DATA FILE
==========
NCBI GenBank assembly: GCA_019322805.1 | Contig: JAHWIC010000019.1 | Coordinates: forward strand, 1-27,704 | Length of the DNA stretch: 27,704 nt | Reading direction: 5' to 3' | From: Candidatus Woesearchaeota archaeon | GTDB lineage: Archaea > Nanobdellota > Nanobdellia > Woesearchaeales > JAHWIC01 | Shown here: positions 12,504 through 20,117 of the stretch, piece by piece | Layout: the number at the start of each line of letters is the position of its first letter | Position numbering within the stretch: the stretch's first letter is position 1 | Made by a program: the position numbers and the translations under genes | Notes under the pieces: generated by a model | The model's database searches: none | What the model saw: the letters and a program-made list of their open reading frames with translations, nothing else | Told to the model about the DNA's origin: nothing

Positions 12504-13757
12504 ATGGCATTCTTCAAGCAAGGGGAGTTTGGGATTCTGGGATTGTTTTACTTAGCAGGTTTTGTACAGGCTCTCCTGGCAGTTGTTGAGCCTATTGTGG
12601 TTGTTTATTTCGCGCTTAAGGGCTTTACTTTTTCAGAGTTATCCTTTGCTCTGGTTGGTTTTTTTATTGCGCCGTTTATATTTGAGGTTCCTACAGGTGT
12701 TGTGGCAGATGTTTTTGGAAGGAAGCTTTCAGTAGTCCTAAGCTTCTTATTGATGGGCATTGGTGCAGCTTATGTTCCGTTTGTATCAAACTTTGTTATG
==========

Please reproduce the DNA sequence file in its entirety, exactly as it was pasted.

NCBI GenBank assembly: GCA_019322805.1 | Contig: JAHWIC010000019.1 | Coordinates: forward strand, 1-27,704 | Length of the DNA stretch: 27,704 nt | Reading direction: 5' to 3' | From: Candidatus Woesearchaeota archaeon | GTDB lineage: Archaea > Nanobdellota > Nanobdellia > Woesearchaeales > JAHWIC01 | Shown here: positions 12,504 through 20,117 of the stretch, piece by piece | Layout: the number at the start of each line of letters is the position of its first letter | Position numbering within the stretch: the stretch's first letter is position 1 | Made by a program: the position numbers and the translations under genes | Notes under the pieces: generated by a model | The model's database searches: none | What the model saw: the letters and a program-made list of their open reading frames with translations, nothing else | Told to the model about the DNA's origin: nothing

Positions 12504-13757
12504 ATGGCATTCTTCAAGCAAGGGGAGTTTGGGATTCTGGGATTGTTTTACTTAGCAGGTTTTGTACAGGCTCTCCTGGCAGTTGTTGAGCCTATTGTGG
12601 TTGTTTATTTCGCGCTTAAGGGCTTTACTTTTTCAGAGTTATCCTTTGCTCTGGTTGGTTTTTTTATTGCGCCGTTTATATTTGAGGTTCCTACAGGTGT
12701 TGTGGCAGATGTTTTTGGAAGGAAGCTTTCAGTAGTCCTAAGCTTCTTATTGATGGGCATTGGTGCAGCTTATGTTCCGTTTGTATCAAACTTTGTTATG